New in NEA, an essay by Christopher Rollston and a couple of other people (yes, that’s right, I just list the people I know) titled Biblical Geography in Southwestern Judah has arrived in my inbox. Rollston’s contribution to it is confined to philological and epigraphic matters. It opens thusly
When both pilgrims and scholars began to visit the Holy Land they sought places described in the Bible, the places where biblical stories actually happened. The fourth-century scholar Eusebius and the nearly contemporary traveler Egeria, for example, provided accounts of what was thought to be known at that time. By medieval times, however, many of the fourth-century sites had been lost, and travelers based their understanding of biblical geography on the cities they visited. Since Acco, Joppa, Jerusalem, Bethlehem, and Hebron were the best known and most often visited biblical towns, they became the identifiable pegs on which to base a geographical understanding of the Holy Land. Guides and monks provided often-erroneous local identifications that filled the landscape along pilgrim routes. Collectively these questionable identifications allowed mapmakers to create maps that were more fanciful than accurate in many places.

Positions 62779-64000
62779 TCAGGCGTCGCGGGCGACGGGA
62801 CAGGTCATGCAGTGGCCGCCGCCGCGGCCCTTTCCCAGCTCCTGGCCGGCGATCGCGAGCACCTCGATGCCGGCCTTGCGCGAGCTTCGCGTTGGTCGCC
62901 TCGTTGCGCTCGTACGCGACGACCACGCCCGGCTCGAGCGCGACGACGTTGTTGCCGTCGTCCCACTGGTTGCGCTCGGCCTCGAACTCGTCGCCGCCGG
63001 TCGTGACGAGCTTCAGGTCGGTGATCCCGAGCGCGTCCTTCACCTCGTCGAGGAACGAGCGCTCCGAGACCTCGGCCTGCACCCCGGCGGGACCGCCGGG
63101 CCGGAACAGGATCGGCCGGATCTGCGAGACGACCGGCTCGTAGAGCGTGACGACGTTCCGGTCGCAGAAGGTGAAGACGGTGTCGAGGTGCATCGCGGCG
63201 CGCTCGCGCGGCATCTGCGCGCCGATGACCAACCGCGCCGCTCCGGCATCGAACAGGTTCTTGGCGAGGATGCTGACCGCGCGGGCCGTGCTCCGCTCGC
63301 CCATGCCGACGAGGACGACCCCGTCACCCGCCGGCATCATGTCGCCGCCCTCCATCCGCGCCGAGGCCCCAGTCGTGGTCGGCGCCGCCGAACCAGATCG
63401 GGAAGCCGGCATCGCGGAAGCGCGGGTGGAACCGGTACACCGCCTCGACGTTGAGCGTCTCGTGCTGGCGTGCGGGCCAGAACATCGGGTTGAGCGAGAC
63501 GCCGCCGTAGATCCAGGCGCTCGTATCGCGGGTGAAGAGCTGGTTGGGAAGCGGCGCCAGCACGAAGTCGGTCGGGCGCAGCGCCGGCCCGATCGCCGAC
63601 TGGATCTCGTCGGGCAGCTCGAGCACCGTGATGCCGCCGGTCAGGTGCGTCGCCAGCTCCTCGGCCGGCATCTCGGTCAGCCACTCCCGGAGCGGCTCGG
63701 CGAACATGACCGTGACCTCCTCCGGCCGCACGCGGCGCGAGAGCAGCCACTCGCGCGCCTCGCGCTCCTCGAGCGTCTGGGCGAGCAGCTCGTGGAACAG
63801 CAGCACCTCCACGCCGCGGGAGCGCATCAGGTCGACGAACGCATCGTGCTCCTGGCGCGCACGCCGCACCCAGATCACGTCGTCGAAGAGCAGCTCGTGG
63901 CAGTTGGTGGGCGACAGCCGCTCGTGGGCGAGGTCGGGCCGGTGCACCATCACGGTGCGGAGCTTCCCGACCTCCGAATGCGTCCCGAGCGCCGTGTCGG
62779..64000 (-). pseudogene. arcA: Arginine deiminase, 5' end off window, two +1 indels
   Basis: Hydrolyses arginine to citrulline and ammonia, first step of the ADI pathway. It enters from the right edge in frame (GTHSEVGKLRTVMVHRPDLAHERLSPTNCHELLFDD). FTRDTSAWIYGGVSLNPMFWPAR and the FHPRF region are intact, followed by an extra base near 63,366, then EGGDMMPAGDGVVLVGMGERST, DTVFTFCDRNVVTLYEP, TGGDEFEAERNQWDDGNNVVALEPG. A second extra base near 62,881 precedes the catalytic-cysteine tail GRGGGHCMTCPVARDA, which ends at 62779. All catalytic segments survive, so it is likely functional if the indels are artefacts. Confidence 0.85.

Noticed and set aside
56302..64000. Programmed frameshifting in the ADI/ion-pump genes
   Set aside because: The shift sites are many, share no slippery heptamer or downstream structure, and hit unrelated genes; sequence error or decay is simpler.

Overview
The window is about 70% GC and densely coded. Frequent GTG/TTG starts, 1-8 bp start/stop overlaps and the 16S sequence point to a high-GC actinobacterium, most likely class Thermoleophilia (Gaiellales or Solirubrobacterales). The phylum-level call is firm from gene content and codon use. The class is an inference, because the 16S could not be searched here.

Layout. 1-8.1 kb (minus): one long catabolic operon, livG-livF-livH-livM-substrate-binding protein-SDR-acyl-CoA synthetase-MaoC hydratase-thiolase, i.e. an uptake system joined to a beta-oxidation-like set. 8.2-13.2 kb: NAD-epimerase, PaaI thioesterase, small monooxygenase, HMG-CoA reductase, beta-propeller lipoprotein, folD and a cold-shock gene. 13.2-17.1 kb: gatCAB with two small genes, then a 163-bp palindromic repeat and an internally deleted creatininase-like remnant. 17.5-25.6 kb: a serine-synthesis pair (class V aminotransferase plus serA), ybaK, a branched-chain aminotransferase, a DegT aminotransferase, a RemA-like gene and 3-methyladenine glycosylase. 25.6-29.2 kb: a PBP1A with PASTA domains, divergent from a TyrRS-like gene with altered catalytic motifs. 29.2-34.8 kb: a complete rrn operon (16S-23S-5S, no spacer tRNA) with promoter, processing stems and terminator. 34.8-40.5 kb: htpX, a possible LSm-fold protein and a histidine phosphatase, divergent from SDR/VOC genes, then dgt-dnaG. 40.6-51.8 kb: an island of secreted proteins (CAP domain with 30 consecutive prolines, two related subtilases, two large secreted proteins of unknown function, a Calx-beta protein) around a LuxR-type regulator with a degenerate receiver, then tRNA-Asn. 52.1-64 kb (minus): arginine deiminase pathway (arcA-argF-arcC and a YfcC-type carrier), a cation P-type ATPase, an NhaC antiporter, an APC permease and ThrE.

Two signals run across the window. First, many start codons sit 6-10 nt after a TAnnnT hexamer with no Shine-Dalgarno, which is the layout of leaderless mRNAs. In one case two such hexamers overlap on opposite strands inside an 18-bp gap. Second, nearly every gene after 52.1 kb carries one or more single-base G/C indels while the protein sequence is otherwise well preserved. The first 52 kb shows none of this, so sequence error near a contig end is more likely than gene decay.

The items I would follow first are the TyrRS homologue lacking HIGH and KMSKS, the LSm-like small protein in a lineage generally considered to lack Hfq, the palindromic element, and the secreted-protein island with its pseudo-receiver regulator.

When last I checked it wasn’t yet available on JSTOR (I subscribe to the online edition only). Hopefully it will be soon.